Shaping Up Your Workforce

Issue 87

All businesses need a strategy. A goal to work towards, and a plan of how you will get there and what resources you will need to deliver that plan effectively.

Your employees are your most important resource, so having a strong supporting workforce plan can make or break your business goals. A workforce strategy and plan will identify and address any changes which need to be made to your current workforce so that you can deliver your short, medium and long-term business plans. It will also highlight any current problems or challenges which need to be addressed. It should answer: Do you have the right staff, in the right place at the right time to deliver your business goals?

What do we mean by the “right” staff? Firstly, look at your current employees. You need to determine if they have the right skills set and the right attitude to deliver your future business goals, and also determine whether you have the right capacity.

Skills Gaps

If you identify that there is a skills gap, you can put in place a training plan accordingly or look to recruit candidates with the right skills set. Attitude and behaviour are equally, if not more important. I wrote a recent article on the importance of trust when managing performance. You can have a high performing employee who always excels when it comes to sales targets, but you struggle to trust them and they have a disruptive effect at work. The best way I find to change behaviours to the desired ones is to implement a robust performance management framework, which links your corporate values with key desired behaviours, for example, customer service excellence, taking responsibility or excellent team working. You should use this for appraisals, tackling poor performance and for career progression.

Recruitment and Retention Issues

If you are carrying a number of vacancies and you are struggling to recruit, join the club! This is a huge issue for most employers right now. There are ways in which you can improve though, but first you need to identify where the problem lies. Are you offering a competitive benefits package? You can identify this by undertaking exit interviews to see if former employees are leaving for better paid jobs or better benefits elsewhere and by doing a salary benchmarking exercise to determine what other employers are offering for similar roles. You may simply need to communicate better in job adverts what a great employer you are and why the role is such an exciting opportunity. Rewording the job advert can work wonders.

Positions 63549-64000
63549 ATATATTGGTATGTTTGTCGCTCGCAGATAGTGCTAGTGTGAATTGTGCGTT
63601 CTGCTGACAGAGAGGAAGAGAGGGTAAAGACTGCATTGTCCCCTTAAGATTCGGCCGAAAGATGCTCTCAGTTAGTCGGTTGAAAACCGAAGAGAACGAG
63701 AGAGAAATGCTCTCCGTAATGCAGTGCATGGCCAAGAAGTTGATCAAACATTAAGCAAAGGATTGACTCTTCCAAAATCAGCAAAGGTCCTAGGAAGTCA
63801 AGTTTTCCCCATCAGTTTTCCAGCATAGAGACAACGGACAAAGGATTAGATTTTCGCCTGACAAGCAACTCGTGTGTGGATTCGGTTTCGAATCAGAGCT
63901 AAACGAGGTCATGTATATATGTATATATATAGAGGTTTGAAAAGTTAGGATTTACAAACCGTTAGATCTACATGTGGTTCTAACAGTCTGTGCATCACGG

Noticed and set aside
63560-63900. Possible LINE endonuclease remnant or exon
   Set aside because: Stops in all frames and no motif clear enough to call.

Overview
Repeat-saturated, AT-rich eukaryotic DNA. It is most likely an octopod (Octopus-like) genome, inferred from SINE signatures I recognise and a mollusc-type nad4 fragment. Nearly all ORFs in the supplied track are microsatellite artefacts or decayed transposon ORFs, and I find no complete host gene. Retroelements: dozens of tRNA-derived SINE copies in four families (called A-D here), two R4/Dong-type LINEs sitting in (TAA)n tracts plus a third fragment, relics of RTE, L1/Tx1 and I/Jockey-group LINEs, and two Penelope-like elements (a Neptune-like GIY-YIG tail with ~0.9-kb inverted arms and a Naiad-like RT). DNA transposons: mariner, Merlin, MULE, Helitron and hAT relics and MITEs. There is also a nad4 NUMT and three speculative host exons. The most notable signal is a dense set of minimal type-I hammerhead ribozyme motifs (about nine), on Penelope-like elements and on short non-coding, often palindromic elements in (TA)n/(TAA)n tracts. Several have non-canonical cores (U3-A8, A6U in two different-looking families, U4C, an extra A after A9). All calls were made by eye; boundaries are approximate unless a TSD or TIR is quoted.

Identifying New or Changing Roles

Many employers make the mistake of recruiting a direct replacement without taking the opportunity to review whether the newly vacant role is what is needed now, and into the future.

All jobs should be underpinned by a job profile, incorporating a description of key duties and responsibilities, a person specification and key behaviours. A resignation gives you a prime opportunity to discuss with the impending leaver what the role entails. It will also provide you with the opportunity to redesign the role completely to fit the future challenges ahead.

Fit for the Future

Analysing employee demographics is a must when it comes to workforce planning. If you have an aging workforce with little “new blood”, you may have a problem when employees with key skills leave or retire. By identifying employees who you would struggle to replace internally or externally will help you with your succession planning. Once more, by utilising an effective performance management framework, you will be able to more easily identify those employees who are ready to progress with a bit more training and support.

Leadership Development

Having an effective, engaged and productive employees relies upon having strong leadership and supportive management. Many businesses will find that employees have been promoted into management positions because of their technical expertise and not their leadership capabilities. If this is the case, the first step to implementing an effective workforce plan will be to ensure that managers are upskilled in people management skills and coached to become effective leaders, capable of supporting and mentoring their teams in their own development and providing them support to thrive.

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